About 12 million students are educated in rural settings in the United States. Teaching and learning in these settings generates unique challenges, both for the schools operating in rural areas and for the researchers who want to learn more about rural schools and their needs. Recognizing this, NCER has made targeted investments in rural education research through two of its National Education Research and Development (R&D) Centers.
The National Research Center on Rural Education Support focused on the educational challenges created by limited resources in rural settings, such as attracting and retaining appropriately and highly qualified teachers and providing them with high-quality professional development. Specific projects included:
- The Targeted Reading Intervention (TRI) program, which seeks to help rural teachers, who often work in isolation, turn struggling early readers (kindergarten and 1st grade) into fluent ones. Using a laptop and a webcam, a TRI Consultant supports the classroom teacher as they provide diagnostically-driven instruction in one-on-one sessions.
- The Rural Early Adolescent Learning Program (REAL) professional development model, which helps teachers consider the academic, behavioral, and social difficulties that together contribute to school failure and dropout for adolescent students. Accordingly, REAL is designed to provide teachers with strategies to help students make a successful transition into middle school.
- The Rural Distance Learning and Technology Program, which examined the role of distance in advanced level courses for students and professional development for teachers; and
- The Rural High School Aspirations Study (RHSA), which examined rural high school students’ postsecondary aspirations and preparatory planning.
The National Center for Research on Rural Education (R2Ed) examined ways to design and deliver teacher professional development to improve instruction and support student achievement in reading and science in rural schools through three projects:
- The Teachers Speak Survey Study investigated (1) variations in existing rural professional development (PD) experiences; (2) differences in PD practices between rural and non-rural settings; and (3) the potential influence of PD characteristics on teacher knowledge, perceptions, and practices in one of four instructional content areas: reading, mathematics, science inquiry, or using data-based decision making to inform reading instruction/intervention.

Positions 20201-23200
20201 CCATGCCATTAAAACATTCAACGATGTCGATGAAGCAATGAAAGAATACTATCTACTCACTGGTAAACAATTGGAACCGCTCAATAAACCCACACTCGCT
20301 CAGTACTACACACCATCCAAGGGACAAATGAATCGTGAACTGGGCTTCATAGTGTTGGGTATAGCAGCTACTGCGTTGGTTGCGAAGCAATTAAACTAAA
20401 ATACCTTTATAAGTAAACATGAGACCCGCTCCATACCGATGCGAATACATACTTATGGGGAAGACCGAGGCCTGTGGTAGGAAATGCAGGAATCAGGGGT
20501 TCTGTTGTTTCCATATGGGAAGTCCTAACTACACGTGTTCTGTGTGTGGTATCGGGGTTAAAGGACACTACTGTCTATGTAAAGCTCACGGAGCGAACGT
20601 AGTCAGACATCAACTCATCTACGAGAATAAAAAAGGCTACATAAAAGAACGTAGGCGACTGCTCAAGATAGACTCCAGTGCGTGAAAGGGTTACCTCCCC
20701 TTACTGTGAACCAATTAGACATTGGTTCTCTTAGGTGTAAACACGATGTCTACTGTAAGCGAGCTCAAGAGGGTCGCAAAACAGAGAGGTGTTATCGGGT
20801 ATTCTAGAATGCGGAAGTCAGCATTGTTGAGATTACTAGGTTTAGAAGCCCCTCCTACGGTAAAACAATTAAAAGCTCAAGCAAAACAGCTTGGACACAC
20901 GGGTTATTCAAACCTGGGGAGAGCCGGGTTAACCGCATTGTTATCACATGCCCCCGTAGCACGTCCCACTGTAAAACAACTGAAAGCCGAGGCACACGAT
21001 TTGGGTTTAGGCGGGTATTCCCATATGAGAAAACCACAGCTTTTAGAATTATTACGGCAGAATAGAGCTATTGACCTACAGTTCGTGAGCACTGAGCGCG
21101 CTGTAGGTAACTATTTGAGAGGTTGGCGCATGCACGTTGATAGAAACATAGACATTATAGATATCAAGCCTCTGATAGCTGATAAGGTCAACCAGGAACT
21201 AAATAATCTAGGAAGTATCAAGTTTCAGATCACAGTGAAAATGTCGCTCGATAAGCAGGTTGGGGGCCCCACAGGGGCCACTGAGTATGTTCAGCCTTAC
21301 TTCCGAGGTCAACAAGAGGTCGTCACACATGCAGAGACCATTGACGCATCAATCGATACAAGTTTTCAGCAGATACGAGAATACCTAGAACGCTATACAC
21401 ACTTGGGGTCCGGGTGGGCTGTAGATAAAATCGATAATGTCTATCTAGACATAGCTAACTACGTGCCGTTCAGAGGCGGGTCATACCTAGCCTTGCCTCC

- Project READERS evaluated the impact of distance-provided coaching on (1) teachers' use of differentiated reading instruction following a response-to-intervention (RTI) model and (2) their students' acquisition of reading skills in early elementary school.
- Coaching Science Inquiry (CSI) evaluated the impact of professional development with distance-provided coaching for teaching science using explicit instruction with guided inquiry and scaffolding on teacher instructional practice and science achievement in middle and high school.
R2Ed also conducted two related sets of studies.
- The first set explored ecological influences and supports that may augment educational interventions and outcomes in rural schools. The goal of this work is to understand contextual influences of rurality and how they interact to influence parent engagement in education and child cognitive and social-behavioral outcomes.
- The second set explored methodological and statistical solutions to challenges associated with the conduct of rigorous experimental research in rural schools.
As R2Ed completes its work, NCER is considering how to support rural education research going forward. As a first step, we hosted a technical working group meeting in December 2014 to identify research objectives of importance to rural schools and to reflect on the success of the R&D Center model to advance our understanding of rural education. A summary of the meeting is available here on the IES website. The ideas shared during this meeting will help guide future IES investments in rural education research.
Please send any comments or questions to IESResearch@ed.gov.